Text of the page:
Some had spent the night outside, in sleeping bags or just under the Texas stars. Many more showed up just after dawn.
Close to opening time there were more than 200 people waiting and more were arriving.
As "guest volunteers," my wife and I were allowed to enter early, and saw the "staff" making last minute preparations. The servers were checking their stations making sure all was ready. The food was steaming. The coffee was brewing. The goodwill was palpable.
Just before the clock struck eight, on this Saturday morning in Austin, Texas, the coordinator asked if all was ready.
After a brief prayer, everyone assumed his or her positions and the doors finally opened.
They started filing into the big room -- some hesitantly, a couple in wheelchairs, a handful of beautiful little kids hanging on to their Moms.
They were dressed casually, some more colorful than others, a couple of women in their Sunday best.
My job was to greet the guests and to offer them hand sanitizer, if they wished to use it.
You see, some of them had not had the opportunity to wash their hands, or to take that shower we take for granted, before gathering outside the University United Methodist Church in Austin, Texas, this past Saturday morning.
For many of our special guests -- just a few of the 4,000 homeless people in the Austin area -- this would be their first hot meal perhaps in days.
As greeter and "hand sanitizer offerer," I had the pleasure of welcoming our guests, of smiling at them, and I had the chance to look each one in the eye and to think about what sometimes seems a dramatic cliché: "every face has a story." This time, however, no cliché. I am sure there were 315 unique, heartbreaking stories.
As to the appearance, race, national origin, behavior, whatever, of our guests? They were a microcosm of America.They were polite, quiet, appreciative. Most important, they were like you and me, except that they have fallen on hard times. Some were veterans, "one could tell."
My wife and I were helping a wonderful group of volunteers who have been, for many years, lending a hand, lending an ear, opening their hearts to provide some relief to their less fortunate neighbors.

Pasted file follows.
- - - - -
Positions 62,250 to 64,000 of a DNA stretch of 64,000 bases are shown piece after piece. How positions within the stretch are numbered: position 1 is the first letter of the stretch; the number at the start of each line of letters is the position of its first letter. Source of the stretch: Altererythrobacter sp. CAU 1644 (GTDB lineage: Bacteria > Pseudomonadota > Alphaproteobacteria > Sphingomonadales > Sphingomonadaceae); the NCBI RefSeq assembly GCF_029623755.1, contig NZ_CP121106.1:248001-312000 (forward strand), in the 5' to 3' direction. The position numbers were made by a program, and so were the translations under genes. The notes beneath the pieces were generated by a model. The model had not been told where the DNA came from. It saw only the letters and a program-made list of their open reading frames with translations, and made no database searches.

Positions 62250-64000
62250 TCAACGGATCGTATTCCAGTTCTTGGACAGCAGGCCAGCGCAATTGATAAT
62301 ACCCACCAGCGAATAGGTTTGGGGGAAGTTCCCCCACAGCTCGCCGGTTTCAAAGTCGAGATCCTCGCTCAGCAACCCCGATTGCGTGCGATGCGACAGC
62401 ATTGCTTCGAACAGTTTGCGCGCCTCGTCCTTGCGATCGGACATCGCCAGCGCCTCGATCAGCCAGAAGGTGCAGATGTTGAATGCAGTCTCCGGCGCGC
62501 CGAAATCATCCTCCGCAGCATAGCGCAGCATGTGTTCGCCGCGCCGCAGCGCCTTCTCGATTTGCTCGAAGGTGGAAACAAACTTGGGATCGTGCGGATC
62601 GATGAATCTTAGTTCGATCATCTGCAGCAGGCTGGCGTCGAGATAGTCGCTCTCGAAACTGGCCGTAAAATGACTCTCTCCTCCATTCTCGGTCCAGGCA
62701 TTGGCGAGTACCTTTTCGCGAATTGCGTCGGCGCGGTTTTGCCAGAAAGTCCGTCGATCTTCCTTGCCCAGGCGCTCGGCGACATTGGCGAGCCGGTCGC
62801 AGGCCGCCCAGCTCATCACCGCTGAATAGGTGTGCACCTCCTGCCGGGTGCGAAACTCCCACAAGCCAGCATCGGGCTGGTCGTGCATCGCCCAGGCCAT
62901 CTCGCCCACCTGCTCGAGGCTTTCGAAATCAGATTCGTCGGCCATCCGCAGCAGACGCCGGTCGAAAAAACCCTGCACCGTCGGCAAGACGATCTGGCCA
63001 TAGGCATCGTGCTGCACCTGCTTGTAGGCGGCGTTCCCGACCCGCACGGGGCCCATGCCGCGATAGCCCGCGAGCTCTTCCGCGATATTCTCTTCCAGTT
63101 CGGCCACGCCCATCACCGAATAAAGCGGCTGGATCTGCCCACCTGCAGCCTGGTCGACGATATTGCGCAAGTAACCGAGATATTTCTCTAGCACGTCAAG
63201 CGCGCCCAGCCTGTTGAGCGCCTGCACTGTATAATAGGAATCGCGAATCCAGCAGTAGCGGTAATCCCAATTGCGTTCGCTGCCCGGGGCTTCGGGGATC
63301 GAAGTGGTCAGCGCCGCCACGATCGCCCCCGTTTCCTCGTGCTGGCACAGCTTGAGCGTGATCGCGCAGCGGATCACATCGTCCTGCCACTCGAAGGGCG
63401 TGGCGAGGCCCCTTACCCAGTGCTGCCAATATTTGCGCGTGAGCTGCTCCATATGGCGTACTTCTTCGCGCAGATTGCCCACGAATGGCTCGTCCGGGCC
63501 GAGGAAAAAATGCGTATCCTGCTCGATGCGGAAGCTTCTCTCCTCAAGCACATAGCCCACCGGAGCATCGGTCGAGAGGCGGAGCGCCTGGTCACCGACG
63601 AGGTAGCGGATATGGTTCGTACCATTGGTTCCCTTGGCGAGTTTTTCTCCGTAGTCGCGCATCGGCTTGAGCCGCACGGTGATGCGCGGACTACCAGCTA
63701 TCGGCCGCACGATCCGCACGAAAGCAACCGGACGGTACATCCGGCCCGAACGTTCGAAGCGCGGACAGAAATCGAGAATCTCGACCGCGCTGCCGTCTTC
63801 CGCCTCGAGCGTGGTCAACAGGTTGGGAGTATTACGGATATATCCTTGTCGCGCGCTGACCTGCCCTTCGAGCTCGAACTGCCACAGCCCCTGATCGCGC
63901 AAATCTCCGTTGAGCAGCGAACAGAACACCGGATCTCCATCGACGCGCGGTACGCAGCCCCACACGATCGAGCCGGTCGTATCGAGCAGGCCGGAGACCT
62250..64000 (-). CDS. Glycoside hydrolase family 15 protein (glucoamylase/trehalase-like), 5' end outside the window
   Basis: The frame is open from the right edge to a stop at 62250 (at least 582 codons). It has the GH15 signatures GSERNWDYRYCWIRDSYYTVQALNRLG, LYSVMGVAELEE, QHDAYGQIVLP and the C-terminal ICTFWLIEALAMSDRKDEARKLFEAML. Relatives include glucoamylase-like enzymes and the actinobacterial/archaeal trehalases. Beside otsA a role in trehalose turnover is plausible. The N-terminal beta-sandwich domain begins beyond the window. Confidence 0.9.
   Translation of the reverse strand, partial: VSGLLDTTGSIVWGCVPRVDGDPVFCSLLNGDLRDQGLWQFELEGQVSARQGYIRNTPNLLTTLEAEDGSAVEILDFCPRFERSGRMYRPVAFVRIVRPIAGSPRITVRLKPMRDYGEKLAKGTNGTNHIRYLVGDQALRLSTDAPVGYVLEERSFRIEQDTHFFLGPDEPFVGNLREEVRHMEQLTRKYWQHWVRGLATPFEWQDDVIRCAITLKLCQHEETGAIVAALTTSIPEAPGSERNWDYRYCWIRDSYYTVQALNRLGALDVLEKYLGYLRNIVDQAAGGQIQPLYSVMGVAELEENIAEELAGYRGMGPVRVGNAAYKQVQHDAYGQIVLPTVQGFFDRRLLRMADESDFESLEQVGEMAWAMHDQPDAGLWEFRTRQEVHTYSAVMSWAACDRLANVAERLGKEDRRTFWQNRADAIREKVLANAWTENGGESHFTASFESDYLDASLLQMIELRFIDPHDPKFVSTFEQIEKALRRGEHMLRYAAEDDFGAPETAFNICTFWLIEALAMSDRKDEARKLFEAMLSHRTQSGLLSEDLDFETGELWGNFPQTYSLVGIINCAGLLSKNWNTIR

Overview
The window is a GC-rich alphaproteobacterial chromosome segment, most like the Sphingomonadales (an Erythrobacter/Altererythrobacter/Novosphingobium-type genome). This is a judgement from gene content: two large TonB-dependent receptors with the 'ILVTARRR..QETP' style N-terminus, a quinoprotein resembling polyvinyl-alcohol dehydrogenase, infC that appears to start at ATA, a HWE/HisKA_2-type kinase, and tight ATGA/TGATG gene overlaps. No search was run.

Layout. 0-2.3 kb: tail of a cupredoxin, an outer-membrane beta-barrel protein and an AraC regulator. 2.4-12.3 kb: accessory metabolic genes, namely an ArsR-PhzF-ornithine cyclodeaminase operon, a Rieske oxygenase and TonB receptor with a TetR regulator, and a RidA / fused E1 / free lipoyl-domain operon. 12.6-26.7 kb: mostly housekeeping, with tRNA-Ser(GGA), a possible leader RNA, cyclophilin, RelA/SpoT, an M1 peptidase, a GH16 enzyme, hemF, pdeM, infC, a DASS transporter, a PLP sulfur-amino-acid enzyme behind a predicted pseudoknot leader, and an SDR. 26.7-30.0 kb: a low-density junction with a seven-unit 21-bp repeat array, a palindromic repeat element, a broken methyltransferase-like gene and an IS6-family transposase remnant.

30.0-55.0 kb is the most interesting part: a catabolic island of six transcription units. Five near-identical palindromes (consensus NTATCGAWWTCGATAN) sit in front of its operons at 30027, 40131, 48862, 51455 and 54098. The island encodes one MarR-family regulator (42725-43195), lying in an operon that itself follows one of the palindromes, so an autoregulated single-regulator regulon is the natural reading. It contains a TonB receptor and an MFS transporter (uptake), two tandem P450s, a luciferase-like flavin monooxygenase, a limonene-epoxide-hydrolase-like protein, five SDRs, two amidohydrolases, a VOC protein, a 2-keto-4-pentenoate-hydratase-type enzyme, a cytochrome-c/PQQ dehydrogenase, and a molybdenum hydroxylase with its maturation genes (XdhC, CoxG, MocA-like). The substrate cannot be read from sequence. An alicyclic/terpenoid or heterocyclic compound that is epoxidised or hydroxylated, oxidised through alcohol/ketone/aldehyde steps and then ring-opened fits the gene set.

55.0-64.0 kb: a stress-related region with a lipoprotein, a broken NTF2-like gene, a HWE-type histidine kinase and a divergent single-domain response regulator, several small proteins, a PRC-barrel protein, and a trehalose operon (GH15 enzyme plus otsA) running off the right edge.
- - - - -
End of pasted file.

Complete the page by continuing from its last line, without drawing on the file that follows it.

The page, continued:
What started out as a simple snack has grown over the years into a delicious and nourishing, hot, sit-down breakfast. This morning, it included delicious quesadillas, steaming oatmeal, grits, half-a-dozen varieties of cereal, several kinds of toast, fresh cherries, canned peaches, juice, milk, coffee -- and more.
After breakfast, the guests were given tokens and invited to go on a 10-minute shopping spree at the church's "Fig Leaf" clothing store.
In the meantime, the lunch staff moved in with all the ingredients and goodwill, ready for another special performance: Lunch for the Austin homeless.
Do not get me wrong. This is not a daily occasion. These meals are served by the Methodist Church and its volunteers only on Saturday, but other churches and organizations also provide meals, food vouchers and "pantries" for these Austin residents.
Why bring up homelessness in America on a Memorial Day weekend, while we are enjoying a truly splendid table of home-cooked and grilled delicacies, with our loved ones, in our comfortable homes?
First, homelessness in America is staggering and shameful any day of the year and it ought to be brought to our attention every day of the year.
Second, according to the National Alliance to End Homelessness, an estimated 76,000 veterans are homeless in America. (Other sources put this figure even higher). Included in this number are thousands of combat veterans from our most recent wars: Iraq and Afghanistan.
Third, many of these homeless veterans die every year. Some literally die on the streets and we ought to remember them, too, this Memorial Day.
Two weeks ago, at the Veterans Memorial in Colorado Springs, 19 homeless veterans -- nine from the Army, five from the Navy, four from the Marines and one who served in both the Air Force and the Army -- who have died in that city since 2003, were remembered and honored.
Nearly 27 years ago, but still shockingly fresh in our memories, our nation laid to rest at Arlington National Cemetery with military honors, Jessie Carpenter, a decorated World War II hero who froze to death, homeless, in Lafayette Park, just across from the White House.
We just happened to volunteer at the homeless breakfast this Saturday, and it just happens to be Memorial Day weekend.
But there is nothing at all fortuitous about our homelessness tragedy in America. It is ignoble, pervasive, growing, and totally inimical to our values -- a national disgrace.
While providing a meal for these men, women and children, giving them a smile, or looking them in the eye may not solve the problem -- or "their problem" -- I know it makes them feel a little better. And you know what, it made us feel a little better, too.
So, just Google "homelessness in [your home town]" and you will immediately see hundreds of opportunities to make it better for these unfortunate individuals and, who knows, to start solving the homelessness "problem."
Photo: Veteran Homeless, courtesy endhomelessness.org